Elia said last week she had nothing to do with the ads and didn't know who did. The ads said they were paid for by "Citizens for Smarter Government." The Niagara Gazette, which ran the ads, has refused to divulge who paid for them.
No political action committee calling itself "Citizens for Smarter Government" had filed any financial disclosure forms with the Board of Elections as of press time, according to Democratic Elections Commissioner Nancy L. Sharpe. Depending on when the group raised and spent the money, that might be a violation of state election law.
Sharpe and Republican Elections Commissioner Scott Kiedrowski said their problem is that they don't know who the members of the group are.
"If we know who to contact they won't get away with it, because eventually it could get turned over to the (district attorney) for failure to file just like a candidate. If someone filed a complaint with us I'm sure we could go to the DA, and they could find out. We haven't received any formal complaint," Sharpe said.
Kelly said he wants to see the commission reconstituted to address what Elia and her administration have called "inconsistencies" in their document, and he would like to have it on the ballot for the May School Board election so it could still take effect in 2004. He said if the Elia administration is serious about charter reform, it would do that. Kelly said he would even serve again to finish the work -- if anyone in City Hall would reappoint him -- even though he resigned over the break with the Elia administration. But, he said, the commission doesn't need him to complete the job.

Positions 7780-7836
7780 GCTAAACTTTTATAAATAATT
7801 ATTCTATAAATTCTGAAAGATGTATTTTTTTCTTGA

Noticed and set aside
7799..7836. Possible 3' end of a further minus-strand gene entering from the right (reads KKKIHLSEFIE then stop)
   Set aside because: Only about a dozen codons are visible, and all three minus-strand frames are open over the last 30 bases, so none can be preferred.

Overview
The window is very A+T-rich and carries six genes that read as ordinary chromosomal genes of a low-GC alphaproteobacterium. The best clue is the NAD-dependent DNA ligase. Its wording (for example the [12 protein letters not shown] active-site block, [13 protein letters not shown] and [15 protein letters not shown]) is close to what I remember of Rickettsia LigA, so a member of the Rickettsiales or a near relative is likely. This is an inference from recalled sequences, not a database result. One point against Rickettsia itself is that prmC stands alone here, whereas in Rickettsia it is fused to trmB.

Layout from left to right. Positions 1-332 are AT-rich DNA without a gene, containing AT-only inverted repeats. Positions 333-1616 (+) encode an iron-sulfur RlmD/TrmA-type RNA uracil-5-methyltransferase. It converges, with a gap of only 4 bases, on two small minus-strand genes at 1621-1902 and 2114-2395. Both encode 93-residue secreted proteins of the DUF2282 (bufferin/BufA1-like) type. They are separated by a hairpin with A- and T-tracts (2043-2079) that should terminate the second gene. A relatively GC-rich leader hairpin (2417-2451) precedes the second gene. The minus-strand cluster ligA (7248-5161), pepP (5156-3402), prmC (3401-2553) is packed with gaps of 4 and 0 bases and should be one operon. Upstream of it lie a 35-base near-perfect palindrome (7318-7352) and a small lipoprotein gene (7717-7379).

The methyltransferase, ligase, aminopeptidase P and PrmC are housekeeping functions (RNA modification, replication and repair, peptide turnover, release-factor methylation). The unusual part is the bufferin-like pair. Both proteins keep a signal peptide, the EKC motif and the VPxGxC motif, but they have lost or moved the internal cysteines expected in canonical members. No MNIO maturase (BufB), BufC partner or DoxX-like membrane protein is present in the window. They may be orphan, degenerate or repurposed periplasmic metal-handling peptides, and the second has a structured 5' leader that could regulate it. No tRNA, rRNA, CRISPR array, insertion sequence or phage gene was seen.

Corporation Counsel Ronald D. Anton, who also served on the commission but opposed putting the charter on the ballot this month because he said it needed much more legal review to be complete, said, "I am working on it from my vantage to address the inconsistencies."
"All I can say is the mayor and Council know my sentiments that we ought not waste the work" of the commission, he said.
"Right now we're concerned with the casino and everything else that's going on," Elia said. "Keep in mind the charter is one of my goals, so I'm not looking to let it die. I'll certainly follow through with it. I'm not thinking of that (how or when). I will consult with the City Council. They want to be involved."
Meanwhile, Anello has his own plan. He agrees with Soda that there is nothing inherently wrong with the current charter. He said it just needs some fine-tuning. As soon as the Council completes its budget deliberations, he said, he will begin introducing resolutions to clean up 83 handwritten changes to the charter, apparently made by the corporation counsel's office, identified by an outside law firm hired by the Council at Anello's urging in 1999. Attorney Paul D. Weiss told the Council at that time that many changes submitted after January 1996 to the Florida publishing company hired to combine and reprint the new 1985 charter and the original 1916 charter shifted power from the Council to the mayor illegally.
Several disputes between the two branches of government have ended up in court because of differing interpretations of the charter. Anello said some of the changes are simple typographical errors that can be fixed by the Council. More substantive changes, he said, would have to go to the voters.
If the Council won't act on the changes, Anello said, he will take the matter to the state attorney general's office, "not for any sinister purposes, but somebody has to handle this. If we can't do it locally, then the state can handle it . . . because you can't have a city operating for 15 years without a codified charter."
"This is not a political issue. It's just housekeeping. It's something that needs to be done. It was supposed to have been done. I've been talking about for six years now. I've been working on this for six years," Anello said. "It should have been 15 years ago. So let's get it done."